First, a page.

|Cassius Rosenthal on 13 Sep 2007 16:29:00 -0000|
Colin A. Bartlett wrote:
Cassius Rosenthal wrote:In RSpec, when faced with a choice between "clever DRY" and "obvious verbose," you are to choose the latter. This is in part because the convention is new, but it's also part of the RSpec philosophy: any other coder should be able to walk in and read the specification, and understand what it should do. This means that you can't tuck logic away somewhere else -- you should repeat it verbosely in every specification that needs it. Repeat yourself often in RSpec.My conclusion --which I hope Colin will comment on-- is that rSpec has many drawbacks, but we should all be using it anyway. Disadvantages of rSpec/BDD:How does it break DRY?
I don't think the time added is marginal. As Aaron Mulder points out in his comment earlier in this thread, it depends on the project. With multiple coders working over a significant development period, the time added for 'good' specs approaches marginal. With a small number of programmers working on a quick app, experienced coders would do better to just write the implementation, and reserve specs for unusual models and logic. Otherwise they will get caught in copy/past hell, maintaining trivial agreement between the specs and the implementation.* slows development for experienced codersWriting tests may add marginal more time to the initial coding but saves mountains of time squashing bugs later.
No -- I'm saying it should "suggest good tests." As people increase their experience with RSpec, their specs should quickly converge in style. I see no such convergence. Instead I see people taking the DSL in many different directions, which indicates to me that it is an incomplete solution. As the DSL ages, conventions in Rails specs may emerge, but they aren't intrinsic to the syntax.
Exactly. Would you know one if you saw one? If not, then how do you know when you're done writing them? If so, then why doesn't the syntax discourage writing them in the first place?* differentiation between 'good' and 'bad' test is not implied by syntaxNot sure I follow. What's a bad test?
A test (spec, really) that just test's ActiveRecord functions is lame because ActiveRecord is already heavily tested. Other then that, what is there?For starters, I would add any specs that test a function or convention of Rails, like resources. The generator defaults to heavy testing of restful routes, which I think is a waste.
Again, it depends more on your situation than on the business logic. [I know you're using a hypothetical, but I would never check for @credit_cards.display_all in a view spec because that implies that you've stuck view info in your model.] If you are specing what the view should look like, then you really want to be testing CSS and DOM stuff, not just html element order, which can change very easily regardless of business logic. Imagine this:* model tests seems solid, but controller tests seem excessive (map.resoures.should_not be_trusted =>?), and view tests don't seem meaningfulI've got no problems with controller tests. And you don't need to spec you entire view. Just the stuff that's business-relevant. How about a test that makes sure @credit_cards.display_all isn't run unless you're logged in as an Admin? Or, don't spec your views at all. Some specs is better then no specs.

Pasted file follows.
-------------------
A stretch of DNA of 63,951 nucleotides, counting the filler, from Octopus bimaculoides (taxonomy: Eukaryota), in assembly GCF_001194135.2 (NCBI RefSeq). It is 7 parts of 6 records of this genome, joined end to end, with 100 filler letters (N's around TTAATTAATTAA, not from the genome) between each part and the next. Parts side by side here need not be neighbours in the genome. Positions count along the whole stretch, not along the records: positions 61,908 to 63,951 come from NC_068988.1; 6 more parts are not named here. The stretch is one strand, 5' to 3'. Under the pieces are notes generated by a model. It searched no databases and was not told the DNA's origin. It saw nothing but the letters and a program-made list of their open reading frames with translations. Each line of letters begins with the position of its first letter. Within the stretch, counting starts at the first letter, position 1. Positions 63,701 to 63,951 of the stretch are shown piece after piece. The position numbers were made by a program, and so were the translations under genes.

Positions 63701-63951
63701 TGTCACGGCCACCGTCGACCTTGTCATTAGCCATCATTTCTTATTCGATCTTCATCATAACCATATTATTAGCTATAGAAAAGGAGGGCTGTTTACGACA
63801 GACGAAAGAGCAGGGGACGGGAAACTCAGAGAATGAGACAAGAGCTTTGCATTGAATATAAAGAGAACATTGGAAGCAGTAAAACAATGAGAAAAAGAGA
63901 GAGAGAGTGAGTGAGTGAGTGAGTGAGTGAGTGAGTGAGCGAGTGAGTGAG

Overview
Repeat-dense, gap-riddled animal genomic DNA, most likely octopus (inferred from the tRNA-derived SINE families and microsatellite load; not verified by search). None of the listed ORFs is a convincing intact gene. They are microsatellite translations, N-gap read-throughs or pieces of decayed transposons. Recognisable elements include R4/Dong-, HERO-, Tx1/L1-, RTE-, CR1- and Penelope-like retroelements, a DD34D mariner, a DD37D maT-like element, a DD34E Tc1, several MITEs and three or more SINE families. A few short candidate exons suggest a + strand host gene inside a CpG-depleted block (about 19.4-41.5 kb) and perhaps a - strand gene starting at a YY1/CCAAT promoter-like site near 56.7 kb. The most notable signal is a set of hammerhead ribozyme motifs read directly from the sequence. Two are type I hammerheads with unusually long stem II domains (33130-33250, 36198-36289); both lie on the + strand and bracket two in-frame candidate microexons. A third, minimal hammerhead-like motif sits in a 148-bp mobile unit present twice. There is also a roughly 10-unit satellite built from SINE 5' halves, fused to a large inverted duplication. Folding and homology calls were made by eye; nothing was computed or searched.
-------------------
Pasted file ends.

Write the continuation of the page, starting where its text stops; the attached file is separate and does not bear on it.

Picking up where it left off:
response.should have_tag('div#flash_notice') do
That would be more useful in a view spec. But RSpec might also just not be a good solution for view specifications. From a graphic designer's point of view, a style guide for an online application can run hundreds of pages. While it might be cool to write RSpecs that tested all of the necessary design rules (view specs), RSpec is far too rigid for the way view specing is currently done: the human eye is much better at zeroing in on glaring aberrations, and a marginally trained eye can pick up the details. Controller specs should test whether or not data is available to the view. The more that I think about it, the more view specs don't seem like a good match to RSpec for the general case.
I'm talking about a trivial change to make, not a trifling treatment of data. Two weeks into development, the business logic changes and you have to add a valid email to your user accounts. Now you have to add valid email data to all of your specs that test the User model, because otherwise all of those tests will fail. Of course, if you have been verbose instead of DRY as the RSpec philosophy recommends, then you are going to have several find/replaces on your hands. Now stub the email in all of your controller and view specs as well. It adds up quickly. But the reason that we turned to Rails in the first place is that adding the email to the user model only takes 1 migration and one line in user.rb. Now we have much more work to do in the specs on top of that original simplicity.* trivial changes to schema often will require non-trivial changes to model specsI'm not sure that's true. But trivial changes to a schema can kill your app. Dead app = unhappy client. Accurate specs = Happy client.
I haven't tried that [or rbehave] yet either, but the RSpec doc still recommends watir or selenium for integration testing, which I suspect it will continue to recommend for a little while. But Rails is a web app framework: integration testing is what we should want most from a specing complement.* doesn't offer integration tests, although you can simulate them -- documentation suggests using selenium instead of RSpecIt's got 'em now. Haven't tried it but Story Runner sounds cool: http://evang.eli.st/blog/2007/9/1/user-stories-with-rspec-s-story-runner
Thanks! -Casey _______________________________________________ To unsubscribe or change your settings, visit: http://lists.phillyonrails.org/mailman/listinfo/talk